While working with sales development teams, one of the most consistent and surprising gaps I see is in lead prioritization.
With teams I’ve worked with, there is a disconnect between how the data suggests they manage their leads and how they treat their leads in reality.
A study by MarketingSherpa found that 79% of leads never convert to sales opportunities. In a study by Implisit Insights, the data suggests an even smaller amount of conversions, with just 13% of leads converting to opportunities.
Even though data and intuition show that some leads are better than others, sales teams struggle to effectively prioritize good leads over bad ones.
Most teams have some idea of what their best lead sources are. But without any guidance, system or structure, reps actually spread their efforts equally across all leads.
Today, at the height of both the SaaS and big data revolutions, there’s no excuse for any sales team to go without data-driven lead prioritization.
The following points represent proven best practices for prioritizing leads.
In the landmark InsideSales.com study on Lead Response Management, Dr. James Oldroyd found that a prospect filling out a web form is 100x more likely to answer when called within the first 5 minutes, as opposed to 30 minutes.
Why does immediately calling prospects result in higher contact rates? You connect with them while they’re still on your webpage and while they’re still interested. Yet, even though additional studies across the industry have confirmed Dr. Oldroyd’s findings, it’s extremely difficult for sales teams to execute on this data (the average company takes 38 hours to respond to a web form).
While working with sales teams, I’ve noticed that a common challenge they face is meeting the service-level agreement (SLA) they’ve established with marketing for lead follow-up. With data providing the context and urgency for immediacy, and technology that can automate this process, there is no excuse for breaking a sales and marketing SLA in 2016.
The Lead Response Management Study also found that the optimal number of calls per outbound lead was 6. However, on average, reps only make 1.5 calls on each lead before giving up.
In B2B sales, connecting with decision makers means working your way into the busy schedules of executives. One to two, or even six calls, may not be enough for prospects to know they’re on your radar.
For sales teams, persistency is an improvement that can be made immediately, and has tremendous payoffs. Though technology can be applied for automation purposes, teams can enforce processes for increased persistency that require little or no technology, using CRM activities, CRM workflows or manual processes.
The most important factor for persistency is that reps are in the mindset of reaching out to prospects with increased frequency.
High-converting lead sources
Sales operations teams have a tremendous amount of data at their disposal. For a sales development team, one of the best pieces of data to consider is lead-to-opportunity conversion by lead source (depending on how your team is compensated, you may want to look at slightly different data, e.g., demos per lead source or appointments per lead source).
This data shows which lead sources result in the most valuable and successful leads: prospects who are ready to move along in the sales cycle.
For example, if your webinar leads convert 30% of the time, but your trade show leads convert only 5% of the time, you want reps to spend more of their time working webinar leads.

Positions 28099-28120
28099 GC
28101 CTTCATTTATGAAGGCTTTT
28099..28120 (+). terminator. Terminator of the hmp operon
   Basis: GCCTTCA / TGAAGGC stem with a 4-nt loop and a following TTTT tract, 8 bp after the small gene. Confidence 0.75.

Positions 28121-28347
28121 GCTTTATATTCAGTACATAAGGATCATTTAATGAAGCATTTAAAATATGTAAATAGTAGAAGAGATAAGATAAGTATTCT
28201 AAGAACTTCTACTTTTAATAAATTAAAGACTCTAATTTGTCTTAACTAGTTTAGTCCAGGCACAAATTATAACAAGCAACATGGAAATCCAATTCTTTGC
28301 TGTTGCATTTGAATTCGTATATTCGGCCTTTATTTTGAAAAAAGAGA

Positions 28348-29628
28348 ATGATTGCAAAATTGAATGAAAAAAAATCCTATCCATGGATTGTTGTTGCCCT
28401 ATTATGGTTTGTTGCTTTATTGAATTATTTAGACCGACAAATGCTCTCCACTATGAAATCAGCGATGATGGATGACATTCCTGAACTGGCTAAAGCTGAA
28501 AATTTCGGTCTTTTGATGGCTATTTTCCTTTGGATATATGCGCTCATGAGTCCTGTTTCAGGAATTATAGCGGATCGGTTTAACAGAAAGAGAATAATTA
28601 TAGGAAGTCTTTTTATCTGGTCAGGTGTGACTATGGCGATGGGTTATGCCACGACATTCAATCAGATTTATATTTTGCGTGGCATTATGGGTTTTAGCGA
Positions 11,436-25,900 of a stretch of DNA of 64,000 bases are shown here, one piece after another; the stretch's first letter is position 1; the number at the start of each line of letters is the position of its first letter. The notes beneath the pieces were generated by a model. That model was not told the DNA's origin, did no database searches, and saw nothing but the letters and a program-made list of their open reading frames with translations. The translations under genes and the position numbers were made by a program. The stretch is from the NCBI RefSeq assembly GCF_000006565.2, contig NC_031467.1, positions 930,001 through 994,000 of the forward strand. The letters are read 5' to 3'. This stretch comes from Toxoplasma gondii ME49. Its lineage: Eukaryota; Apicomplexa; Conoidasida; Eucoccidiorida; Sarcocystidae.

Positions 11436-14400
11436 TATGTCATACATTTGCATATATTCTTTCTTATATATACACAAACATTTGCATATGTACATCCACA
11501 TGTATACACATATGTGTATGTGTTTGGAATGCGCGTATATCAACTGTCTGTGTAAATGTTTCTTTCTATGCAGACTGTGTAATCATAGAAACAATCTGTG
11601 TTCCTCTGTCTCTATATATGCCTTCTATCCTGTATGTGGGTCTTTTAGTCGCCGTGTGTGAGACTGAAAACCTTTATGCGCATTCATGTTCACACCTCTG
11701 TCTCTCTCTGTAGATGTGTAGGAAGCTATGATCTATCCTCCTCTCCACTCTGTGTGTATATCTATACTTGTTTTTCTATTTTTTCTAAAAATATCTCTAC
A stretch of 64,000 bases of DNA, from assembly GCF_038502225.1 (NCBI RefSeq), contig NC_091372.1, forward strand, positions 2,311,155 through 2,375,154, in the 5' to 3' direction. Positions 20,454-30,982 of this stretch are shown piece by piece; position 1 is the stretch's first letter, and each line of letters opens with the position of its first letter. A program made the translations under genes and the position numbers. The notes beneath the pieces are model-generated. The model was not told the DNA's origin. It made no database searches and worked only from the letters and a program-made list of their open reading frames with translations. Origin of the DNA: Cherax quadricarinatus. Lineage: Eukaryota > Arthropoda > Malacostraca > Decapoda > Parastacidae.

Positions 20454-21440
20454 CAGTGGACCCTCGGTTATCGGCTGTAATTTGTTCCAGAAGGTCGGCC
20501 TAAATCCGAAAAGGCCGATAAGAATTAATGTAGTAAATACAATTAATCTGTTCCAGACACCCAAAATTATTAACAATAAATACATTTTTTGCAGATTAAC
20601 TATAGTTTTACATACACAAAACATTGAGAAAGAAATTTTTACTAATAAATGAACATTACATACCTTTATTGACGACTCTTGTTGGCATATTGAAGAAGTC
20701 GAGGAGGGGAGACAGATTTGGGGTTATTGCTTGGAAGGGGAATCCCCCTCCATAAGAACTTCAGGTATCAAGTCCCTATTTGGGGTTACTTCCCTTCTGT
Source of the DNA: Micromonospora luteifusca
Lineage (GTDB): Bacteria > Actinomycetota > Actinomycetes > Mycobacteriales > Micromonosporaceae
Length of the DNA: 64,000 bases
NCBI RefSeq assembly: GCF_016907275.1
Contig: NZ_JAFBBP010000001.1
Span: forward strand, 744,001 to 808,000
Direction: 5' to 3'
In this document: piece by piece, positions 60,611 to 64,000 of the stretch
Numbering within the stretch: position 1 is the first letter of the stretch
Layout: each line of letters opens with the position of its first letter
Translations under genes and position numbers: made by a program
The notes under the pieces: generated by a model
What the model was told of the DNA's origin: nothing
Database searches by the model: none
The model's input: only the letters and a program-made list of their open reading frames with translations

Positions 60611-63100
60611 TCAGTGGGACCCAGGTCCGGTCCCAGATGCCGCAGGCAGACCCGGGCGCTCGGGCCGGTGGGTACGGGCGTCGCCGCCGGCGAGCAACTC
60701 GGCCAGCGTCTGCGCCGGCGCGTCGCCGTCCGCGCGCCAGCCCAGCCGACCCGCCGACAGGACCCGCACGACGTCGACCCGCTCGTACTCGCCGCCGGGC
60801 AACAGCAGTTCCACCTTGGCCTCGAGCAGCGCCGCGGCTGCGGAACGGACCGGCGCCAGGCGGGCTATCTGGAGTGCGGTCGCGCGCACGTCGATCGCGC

Implisit Insights conducted a study of the most effective lead sources, concluding that website inquiries, customer and employee referrals, and webinars have the highest conversion rates. Email campaigns, lead lists and events were among the lead sources that resulted in the lowest conversion rates.
Though this line of thinking is fairly intuitive, I’ve seen that it’s difficult for sales teams to execute on this data. Ideally, a sales team should use lead prioritization technology to put into place business rules that reflect data-driven best practices.
Sales leaders should implement technology that can help enforce a proven cadence around the highest prioritized leads, ensuring that focus and effort is allocated to the best leads.
High-performing sales organizations are recognizing the importance of applying AI to their processes to help them prospect intelligently and sell more.
In order to keep up with intensifying B2B competition and increasingly hyper-aware customers, it’s critical for sales teams to adopt AI as part of their strategy.
There are many helpful lead-scoring tools currently available in the market. However, many of these tools do not update their scores in real-time, and many scores only take into account a handful of data points.
In addition, these tools often do not include new and recent sales activity in their models.
When looking to apply AI to the sales process, sales leaders should seek a data engine that is dynamic, that offers a full view through multiple and varied data sources, and that includes sales activities in its modeling.
In addition to vetting a tool for its AI power, it’s important for sales leaders to understand the current limitations of AI in business generally, and within the sales industry specifically. AI models still often require business logic to provide basic success criteria.
To be competitive, your team needs to sell like it’s 2016. This means using data-driven best practices, data-driven business logic and artificial intelligence. Don’t let your sales reps spend the same amount of effort on bad leads as they do on good leads.
Use data to drive prioritization and, ultimately, fuel sales.
Find out how to use AI to improve your sales results by grabbing the free guide below.